Editor’s note: This column contains a correction in which an editor removed the name of and misgendered a journalist. This error is reflective of The Diamondback and its editorial staff and not the guest columnist. We understand and recognize the damage and hurt this not only has created for the journalist mentioned but also the columnist. We deeply regret this error and are working toward apologizing to both parties and mending the hurt this has created.
Views expressed in opinion columns are the author’s own.
The hunt for a new dean for the journalism college is on. Lucy Dalglish, the current dean, will step down from her position in June 2023 after 11 years of deanship. Jennifer Rice, the University of Maryland’s senior vice president who wrote the announcement letter, formed a search committee as a result of the departure.
One of the commitments I noticed in the announcement letter is that the new dean must be committed to “supporting an environment of diversity and inclusive excellence in teaching and learning.” As the search for the next dean heats up, this is the part I want to stress to this committee, and to the journalism college community as a whole: The new dean of the journalism college must make diversity a priority.
The hunt for a new journalism college dean is incredibly fresh, and I acknowledge that fact. The goal of this op-ed isn’t to call out any person, but rather to raise awareness of the exigence of this search. The benefits of a diverse student population is an established fact, so bringing that to the journalism college should be prioritized.
As a journalism student, I would often be one of very few Black student journalists in all of the classes I took. I chalked this up to the woes of attending a predominantly white institution until fellow journalist Joel Lev-Tov emailed me last December for an interview on the demographics of the journalism college.
During this interview, they showed me a particularly damning website: reports.umd.edu. The journalism college, despite its statements on diversity and inclusion, is the school or college with the greatest percentage of white people at this university since fall 2010.
As of fall 2021, 71 percent of the undergraduate population at journalism college is white. For comparison, 45 percent of the undergraduate population for all of this university at the same time.
Another interesting tidbit is over time, undergrad enrollment numbers at the journalism college have been on a steady decline. From Fall 2013 to Fall 2021, journalism college has seen a near 20 percent drop in enrollment numbers.
Why does this matter?
First, it’s only been about a year since journalism college dropped its status as a Limited Enrollment Program. In the past, its designation as an LEP caused the journalism college to cap its enrollment, require certain classes and a GPA before applying, If you failed to get in, you couldn’t reapply.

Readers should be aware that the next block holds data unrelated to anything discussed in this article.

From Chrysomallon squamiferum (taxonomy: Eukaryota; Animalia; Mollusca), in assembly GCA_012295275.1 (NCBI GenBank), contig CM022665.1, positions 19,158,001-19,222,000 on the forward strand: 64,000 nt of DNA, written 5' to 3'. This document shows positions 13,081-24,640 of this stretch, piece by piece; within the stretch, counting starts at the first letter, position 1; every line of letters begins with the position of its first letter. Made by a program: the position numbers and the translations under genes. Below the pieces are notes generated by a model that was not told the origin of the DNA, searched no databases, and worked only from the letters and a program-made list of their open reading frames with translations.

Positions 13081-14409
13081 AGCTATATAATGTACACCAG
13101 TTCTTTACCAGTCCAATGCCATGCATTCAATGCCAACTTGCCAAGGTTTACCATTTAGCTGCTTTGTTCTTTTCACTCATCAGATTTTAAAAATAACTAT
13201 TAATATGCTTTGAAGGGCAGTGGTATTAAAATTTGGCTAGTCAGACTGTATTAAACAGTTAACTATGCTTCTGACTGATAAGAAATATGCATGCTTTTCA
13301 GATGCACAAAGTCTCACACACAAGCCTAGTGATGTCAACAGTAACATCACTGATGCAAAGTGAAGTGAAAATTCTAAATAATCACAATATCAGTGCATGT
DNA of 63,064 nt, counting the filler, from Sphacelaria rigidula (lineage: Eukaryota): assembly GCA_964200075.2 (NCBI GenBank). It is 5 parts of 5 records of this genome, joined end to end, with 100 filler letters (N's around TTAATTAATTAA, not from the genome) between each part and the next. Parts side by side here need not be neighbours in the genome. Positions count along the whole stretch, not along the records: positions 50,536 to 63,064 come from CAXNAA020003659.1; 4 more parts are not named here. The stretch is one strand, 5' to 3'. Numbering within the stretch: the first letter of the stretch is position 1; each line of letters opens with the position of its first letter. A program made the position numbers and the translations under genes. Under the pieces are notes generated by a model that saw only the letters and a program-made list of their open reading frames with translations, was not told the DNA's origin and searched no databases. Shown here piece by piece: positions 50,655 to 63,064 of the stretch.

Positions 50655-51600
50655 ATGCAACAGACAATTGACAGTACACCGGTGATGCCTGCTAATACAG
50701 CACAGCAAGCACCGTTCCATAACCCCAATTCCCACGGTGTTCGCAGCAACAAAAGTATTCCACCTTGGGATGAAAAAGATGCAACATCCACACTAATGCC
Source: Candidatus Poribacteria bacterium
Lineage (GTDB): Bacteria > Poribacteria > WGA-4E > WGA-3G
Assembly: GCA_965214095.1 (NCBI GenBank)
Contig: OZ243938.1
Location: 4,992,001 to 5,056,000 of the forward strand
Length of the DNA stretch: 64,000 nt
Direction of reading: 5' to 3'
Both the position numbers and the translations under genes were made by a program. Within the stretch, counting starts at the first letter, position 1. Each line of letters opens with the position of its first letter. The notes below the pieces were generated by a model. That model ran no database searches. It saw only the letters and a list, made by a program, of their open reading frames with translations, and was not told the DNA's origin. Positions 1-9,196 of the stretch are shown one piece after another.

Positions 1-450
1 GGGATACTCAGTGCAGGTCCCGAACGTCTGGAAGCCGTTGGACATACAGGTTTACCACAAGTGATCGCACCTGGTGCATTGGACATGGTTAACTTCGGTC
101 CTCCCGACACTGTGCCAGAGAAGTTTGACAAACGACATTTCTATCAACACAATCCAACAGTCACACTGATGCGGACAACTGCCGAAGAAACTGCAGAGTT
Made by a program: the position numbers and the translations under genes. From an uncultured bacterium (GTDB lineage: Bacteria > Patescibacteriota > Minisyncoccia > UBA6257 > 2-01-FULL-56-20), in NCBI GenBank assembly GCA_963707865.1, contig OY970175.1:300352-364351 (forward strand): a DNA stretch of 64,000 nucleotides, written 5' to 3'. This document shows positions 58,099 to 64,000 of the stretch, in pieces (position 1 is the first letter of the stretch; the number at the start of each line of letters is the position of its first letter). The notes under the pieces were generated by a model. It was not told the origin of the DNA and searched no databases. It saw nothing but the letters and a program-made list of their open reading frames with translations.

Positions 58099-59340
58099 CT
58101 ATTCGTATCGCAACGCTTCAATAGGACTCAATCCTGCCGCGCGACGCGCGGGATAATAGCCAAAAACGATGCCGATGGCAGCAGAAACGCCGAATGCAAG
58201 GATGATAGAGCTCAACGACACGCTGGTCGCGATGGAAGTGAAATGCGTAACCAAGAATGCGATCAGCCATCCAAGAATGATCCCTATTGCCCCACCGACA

As a result, prospective students who may have wanted to get into the program were filtered out due to these exclusionary restrictions. If more people find out about this change, maybe more students of color and those from marginalized groups would be willing to apply.
Second, it’s no secret that trust in the news/media is close to being at an all time low. According to a 2022 Gallup poll, 38 percent of Americans say they “don’t trust the news at all.” For marginalized groups, that mistrust in the media has been proven true many times over, so why get into a field people find untrustworthy?
Finally, and most important is the role mass media has played and continues to play in demonizing, dehumanizing and perpetuating violence against people of color and marginalized communities both on this campus and across the United States.
All of these factors and more can make getting into the field of journalism difficult — if not outright hostile — for journalists who aren’t able-bodied straight white men.
I haven’t experienced any microaggressions or racism in my time at the journalism college, but the amount of whiteness in some of my classes made my initial journey in journalism a very isolating one. When I joined The Black Explosion as a staff writer, I found a sense of community and friendship with journalists who looked like me, were on the same educational journey and shared some of my life experiences.
My frame of reality isn’t the only one, as I’ve talked with many of my friends in the journalism college about our different realities. Stories of racism, microaggressions and a non-diverse curriculum are what happens when the university is more diverse than the journalism college.
To whomever the new journalism college dean may be, I hope they thoroughly analyzed and understood the data from these reports. Now more than ever, this country needs more journalists that come from all races, genders, sexuality, ethnicity, economic classes, religion and more.
With the diverse perspectives and experiences these identities have, bring a more comprehensive and complete approach to reporting that journalists who aren’t a part of these groups could never come close to understanding. When it comes to issues that pertain to any minority group or marginalized community, who better to report on them than us?
Aaron Wright is a senior multimedia journalism major who is also pursuing a certificate in African-American Studies. He can be reached at firstname.lastname@example.org.
CORRECTION: A previous version of this column misgendered a journalist mentioned. The journalist’s pronouns are they/them. The column has been updated.